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review 2019-01-29 14:33
ARC REVIEW Bound by Danger by Danielle M. Haas

Bound by Danger The premise of this book intrigued me. The forbidden love between an FBI agent and a woman who is a possible suspect, missing girls and a white slavery ring, yeah, it sounded good. Haas is a new author for me so I was taking a bit a leap here. Didn't really pan out like I thought. It was entertaining but the biggest problem was Mickey, at times, was very idiotic. She bordered on TSTL, and I don't use that term lightly, she's a possible suspect so what does she do she interferes in the investigation, withholds evidence, contaminates a crime scene, and interferes with a witness it's a good thing Graham liked her I would have locked her up. Granted there wouldn't be much of a story without all her screw ups.

Mickey week just keeps getting worse and worse, first her plane gets hijacked only to be thwarted by a gorgeous FBI agent then she finds out her god daughter was kidnapped by her ex-boyfriend, Pete, who is a known white slaver, and now the FBI, in particular the hot FBI agent who saved the day, thinks she played a part in her god daughter's disappearance. Little Becca was kidnapped, she was the third girl to go missing what stood out in her case is that she was the only one who knew the abductor. What made her so special that Pete was willing to risk his whole operation by giving Mickey his real name? Because once the FBI had his real name they were able to piece together everything else.

Overall, it was an okay read. I didn't feel the chemistry between the two characters. The whole forbidden relationship seemed a little forced and Graham showed almost no self control when it came to her. The attraction was visceral but lacked substance. And the ending was a little predictable it still wrapped up nicely though. It wasn't bad the writing well paced, the suspense was satisfactory, and the overall plot was good I just really didn't like Mickey. I would be willing to read more of Haas' books.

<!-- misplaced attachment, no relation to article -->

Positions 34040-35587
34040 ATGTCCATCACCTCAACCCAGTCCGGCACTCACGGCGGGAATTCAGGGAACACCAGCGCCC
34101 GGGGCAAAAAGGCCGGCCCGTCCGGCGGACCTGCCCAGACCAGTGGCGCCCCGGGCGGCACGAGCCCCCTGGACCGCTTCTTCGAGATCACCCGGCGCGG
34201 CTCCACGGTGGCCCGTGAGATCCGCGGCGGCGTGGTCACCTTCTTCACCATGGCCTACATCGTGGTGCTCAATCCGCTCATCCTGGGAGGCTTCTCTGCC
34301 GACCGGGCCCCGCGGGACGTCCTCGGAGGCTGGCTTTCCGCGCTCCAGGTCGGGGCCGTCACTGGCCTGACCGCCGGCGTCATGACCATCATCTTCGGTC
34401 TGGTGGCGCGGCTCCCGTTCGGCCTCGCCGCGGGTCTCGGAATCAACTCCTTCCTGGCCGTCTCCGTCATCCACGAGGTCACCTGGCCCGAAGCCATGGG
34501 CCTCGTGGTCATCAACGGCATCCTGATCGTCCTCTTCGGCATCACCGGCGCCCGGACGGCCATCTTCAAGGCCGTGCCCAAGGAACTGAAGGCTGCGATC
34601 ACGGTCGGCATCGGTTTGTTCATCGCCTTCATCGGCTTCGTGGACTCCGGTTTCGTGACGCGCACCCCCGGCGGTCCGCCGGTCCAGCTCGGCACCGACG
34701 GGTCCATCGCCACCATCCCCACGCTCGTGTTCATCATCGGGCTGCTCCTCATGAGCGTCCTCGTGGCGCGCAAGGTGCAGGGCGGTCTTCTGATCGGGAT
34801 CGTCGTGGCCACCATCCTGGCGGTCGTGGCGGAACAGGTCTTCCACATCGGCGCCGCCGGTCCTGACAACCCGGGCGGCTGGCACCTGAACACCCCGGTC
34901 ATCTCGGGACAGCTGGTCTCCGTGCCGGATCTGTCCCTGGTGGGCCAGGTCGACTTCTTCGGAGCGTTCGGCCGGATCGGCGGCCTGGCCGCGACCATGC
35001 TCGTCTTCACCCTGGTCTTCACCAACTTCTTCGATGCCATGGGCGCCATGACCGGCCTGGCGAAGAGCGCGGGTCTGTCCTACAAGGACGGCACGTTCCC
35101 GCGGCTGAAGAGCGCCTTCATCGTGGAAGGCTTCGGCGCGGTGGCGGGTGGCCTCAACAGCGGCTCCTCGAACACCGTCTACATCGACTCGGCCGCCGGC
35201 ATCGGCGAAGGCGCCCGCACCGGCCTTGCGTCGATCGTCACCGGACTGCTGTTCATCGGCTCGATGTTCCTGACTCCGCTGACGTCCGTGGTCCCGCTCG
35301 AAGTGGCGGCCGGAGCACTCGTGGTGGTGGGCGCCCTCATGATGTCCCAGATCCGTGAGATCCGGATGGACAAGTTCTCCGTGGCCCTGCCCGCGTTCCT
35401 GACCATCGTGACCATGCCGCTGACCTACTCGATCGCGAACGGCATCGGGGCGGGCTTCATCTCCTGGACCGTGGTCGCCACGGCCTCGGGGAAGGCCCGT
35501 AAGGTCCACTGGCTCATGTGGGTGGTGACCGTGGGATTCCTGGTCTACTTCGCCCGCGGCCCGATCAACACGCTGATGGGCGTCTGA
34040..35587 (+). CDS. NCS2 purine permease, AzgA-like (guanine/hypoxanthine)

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review 2019-01-24 09:03
A heart-wrenching read about one girl’s experience inside an institution as mental illness takes over; Sheinmel brings attention to the stigma around the issue in this important book
A Danger to Herself and Others - Alyssa B. Sheinmel

Hannah Gold has been ‘wrongly institutionalized’, for something that was obviously an accident; her best friend Agnes took a horrific fall (pushed?), ending up in the ICU, her life forever changed. But Hannah’s life is forever changed too, she has been sent away to languish in an institution, missing valuable time before school starts, being evaluated at a judge’s order by a doctor, and with nothing but time to figure out how to get herself out of there.

Hannah has been deemed ‘a danger to herself and others’.


The novel starts with Hannah just arriving at ‘the institute’ and the book follows her entire experience there, told in first-person and very much as though it’s comes from deep within Hannah’s complex, non-stop brain. All her anxieties and questions spill out constantly, her thinking is erratic, and she darts back and forth from the present and past as she tries to make sense of what is happening. She is highly intelligent so she knows that if she make friends and gets certain people on her side, maybe she can gain privileges and shorten her stay. Her roommate Lucy understands her, and it seems Dr. Lightfoot is going along with her plan.

This starts out feeling like a thriller, but we gradually are caught up in Hannah’s convoluted thought-processes, and it’s a novel about what it looks like when a young girl’s mental illness takes over and how her unraveling takes hold, even when she thinks she is in control. 


This book is one of the most artfully brilliant books written with regards to what mental illness can look like, and I really felt gripped by every page because of it. Author Alyssa Sheinmel has done more than write a YA novel, she has written an experience on paper. People fear mental illness, and right they should. It’s scary.